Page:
How Long For A Career Background Check

By Chris Kolmar - Jan. 26, 2021

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Finding a job can be difficult. Finding a job and then having to pass a background check if you have a misdemeanor, felony, or civil conviction can make the task seem impossible.

While many job applications have taken away the “have you ever been convicted of a felony” question, you will still likely have a background check completed on you before you are hired.

Some jobs might do a basic check, and others might look deep into your records for more than just felony convictions.

You might be feeling overwhelmed by this information, but don’t worry, we’re here for you.

We’ve gathered the data so you can know how long it’ll take to get your background check completed, what is included in a background check, and how far back it looks so you can be well prepared.

Here are the basics for you to keep in mind while you’re waiting for your background check results:

  • Civil credit-related convictions cannot be seen in background checks after seven to ten years

  • Some states limit how far back criminal and work checks can go, often limiting it to seven to ten years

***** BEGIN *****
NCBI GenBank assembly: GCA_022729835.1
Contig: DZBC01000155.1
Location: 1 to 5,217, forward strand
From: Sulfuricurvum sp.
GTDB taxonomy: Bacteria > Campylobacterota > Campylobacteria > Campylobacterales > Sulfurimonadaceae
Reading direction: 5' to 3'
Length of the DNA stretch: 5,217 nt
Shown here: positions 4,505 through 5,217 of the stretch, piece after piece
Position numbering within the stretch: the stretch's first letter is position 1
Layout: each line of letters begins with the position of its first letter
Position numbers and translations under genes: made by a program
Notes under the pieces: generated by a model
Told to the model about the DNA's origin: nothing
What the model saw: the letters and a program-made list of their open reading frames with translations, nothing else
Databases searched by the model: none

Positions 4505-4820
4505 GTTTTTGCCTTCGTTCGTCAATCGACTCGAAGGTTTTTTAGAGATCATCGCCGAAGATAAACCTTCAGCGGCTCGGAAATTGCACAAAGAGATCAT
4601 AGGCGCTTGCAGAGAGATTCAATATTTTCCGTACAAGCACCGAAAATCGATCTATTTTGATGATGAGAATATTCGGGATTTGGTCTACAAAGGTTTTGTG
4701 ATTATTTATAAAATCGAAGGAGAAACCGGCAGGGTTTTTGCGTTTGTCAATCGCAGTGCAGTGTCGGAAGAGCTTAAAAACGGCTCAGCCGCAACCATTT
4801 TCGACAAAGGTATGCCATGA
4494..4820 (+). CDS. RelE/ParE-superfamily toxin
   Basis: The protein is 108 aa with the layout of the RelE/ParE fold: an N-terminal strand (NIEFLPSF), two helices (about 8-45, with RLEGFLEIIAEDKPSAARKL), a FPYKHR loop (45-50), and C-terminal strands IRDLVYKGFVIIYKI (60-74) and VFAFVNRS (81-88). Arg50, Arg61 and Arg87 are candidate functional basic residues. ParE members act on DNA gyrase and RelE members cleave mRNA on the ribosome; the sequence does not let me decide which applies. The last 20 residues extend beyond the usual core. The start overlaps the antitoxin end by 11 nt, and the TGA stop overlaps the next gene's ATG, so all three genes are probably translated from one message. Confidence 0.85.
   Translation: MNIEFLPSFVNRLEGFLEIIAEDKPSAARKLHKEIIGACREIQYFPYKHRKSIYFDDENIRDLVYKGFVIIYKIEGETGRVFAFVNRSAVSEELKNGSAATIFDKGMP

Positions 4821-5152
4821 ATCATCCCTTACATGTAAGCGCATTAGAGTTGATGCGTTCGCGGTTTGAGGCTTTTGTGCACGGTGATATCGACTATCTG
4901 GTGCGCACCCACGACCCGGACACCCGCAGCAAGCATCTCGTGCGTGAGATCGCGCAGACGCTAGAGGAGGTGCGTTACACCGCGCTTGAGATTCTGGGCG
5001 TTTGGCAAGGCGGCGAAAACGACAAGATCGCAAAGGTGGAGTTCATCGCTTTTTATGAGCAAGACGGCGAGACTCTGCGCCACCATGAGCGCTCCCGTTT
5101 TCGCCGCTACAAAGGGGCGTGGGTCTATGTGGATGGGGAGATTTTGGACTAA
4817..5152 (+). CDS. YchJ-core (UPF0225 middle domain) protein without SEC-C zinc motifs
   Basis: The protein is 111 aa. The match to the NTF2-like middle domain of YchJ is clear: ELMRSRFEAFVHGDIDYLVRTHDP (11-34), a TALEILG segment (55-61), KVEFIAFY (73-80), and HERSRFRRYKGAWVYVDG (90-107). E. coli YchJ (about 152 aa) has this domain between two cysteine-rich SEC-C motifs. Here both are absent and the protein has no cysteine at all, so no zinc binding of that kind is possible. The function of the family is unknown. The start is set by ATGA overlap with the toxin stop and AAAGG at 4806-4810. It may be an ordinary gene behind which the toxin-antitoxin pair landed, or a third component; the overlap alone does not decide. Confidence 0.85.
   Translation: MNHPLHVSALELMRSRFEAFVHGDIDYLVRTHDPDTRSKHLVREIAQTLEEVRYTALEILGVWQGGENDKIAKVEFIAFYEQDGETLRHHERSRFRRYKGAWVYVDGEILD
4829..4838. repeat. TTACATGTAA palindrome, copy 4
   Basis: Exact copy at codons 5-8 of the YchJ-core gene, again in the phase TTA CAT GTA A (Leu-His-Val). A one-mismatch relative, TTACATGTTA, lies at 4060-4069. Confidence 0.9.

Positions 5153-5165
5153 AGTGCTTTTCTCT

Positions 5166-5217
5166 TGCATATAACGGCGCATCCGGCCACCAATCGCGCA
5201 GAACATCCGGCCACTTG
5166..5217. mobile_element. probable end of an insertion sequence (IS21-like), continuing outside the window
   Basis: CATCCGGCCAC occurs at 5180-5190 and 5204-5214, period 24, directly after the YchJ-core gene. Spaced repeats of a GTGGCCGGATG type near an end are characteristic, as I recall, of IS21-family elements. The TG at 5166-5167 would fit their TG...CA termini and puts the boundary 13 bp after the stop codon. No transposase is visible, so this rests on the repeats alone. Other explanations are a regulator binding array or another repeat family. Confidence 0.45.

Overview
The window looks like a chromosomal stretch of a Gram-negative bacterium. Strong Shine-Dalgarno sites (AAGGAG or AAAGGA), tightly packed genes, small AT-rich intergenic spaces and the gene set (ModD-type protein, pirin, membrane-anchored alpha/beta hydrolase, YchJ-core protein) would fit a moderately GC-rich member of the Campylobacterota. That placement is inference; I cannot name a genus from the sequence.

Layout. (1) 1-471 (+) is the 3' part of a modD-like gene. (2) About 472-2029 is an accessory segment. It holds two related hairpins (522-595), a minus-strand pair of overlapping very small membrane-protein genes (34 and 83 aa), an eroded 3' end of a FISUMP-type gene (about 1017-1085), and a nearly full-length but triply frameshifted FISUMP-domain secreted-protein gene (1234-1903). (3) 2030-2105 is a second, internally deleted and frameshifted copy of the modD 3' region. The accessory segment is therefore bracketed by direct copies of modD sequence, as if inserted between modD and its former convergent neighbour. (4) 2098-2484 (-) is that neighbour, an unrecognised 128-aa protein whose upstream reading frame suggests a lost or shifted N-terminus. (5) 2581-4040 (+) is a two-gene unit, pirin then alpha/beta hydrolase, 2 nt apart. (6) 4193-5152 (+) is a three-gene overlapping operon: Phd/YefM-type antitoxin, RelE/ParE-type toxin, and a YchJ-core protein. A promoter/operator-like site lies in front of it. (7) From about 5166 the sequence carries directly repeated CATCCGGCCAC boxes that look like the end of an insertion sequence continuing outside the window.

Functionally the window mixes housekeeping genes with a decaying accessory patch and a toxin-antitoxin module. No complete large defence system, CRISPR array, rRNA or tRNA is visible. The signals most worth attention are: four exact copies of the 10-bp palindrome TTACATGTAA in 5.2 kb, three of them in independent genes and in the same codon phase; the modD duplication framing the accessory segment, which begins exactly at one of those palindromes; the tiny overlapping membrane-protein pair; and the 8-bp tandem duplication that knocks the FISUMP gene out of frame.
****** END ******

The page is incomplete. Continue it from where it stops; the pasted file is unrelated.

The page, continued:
• Because of the number of records they have to shift through, career background checks can take as little as 24 hours to weeks

Now that you know what to prepare for, let’s look at the details of career background checks.

How Long Does a Background Check Take?

Unfortunately, background checks can be quick or can take a very long time. The whole process can be very unpredictable, so keep that in mind if it seems like they are taking forever to finish your background check.

Why is it so unpredictable? The simple answer to that question is that paperwork can take forever, and there are a lot of factors that affect the time it takes for a background check to be completed.

The most important thing to know about background checks is that they are more than a single search.

Remember the last time you went to the DMV? Remember how it took forever to get an updated driver’s license? Now imagine trying to access online records from multiple places, including the DMV, to complete a background check on one person.

The entire process can take 24 hours to weeks. But considering the number of records they may pull, it’s no wonder it can take forever for some background checks to finish.

What Is Included in a Criminal Background Check?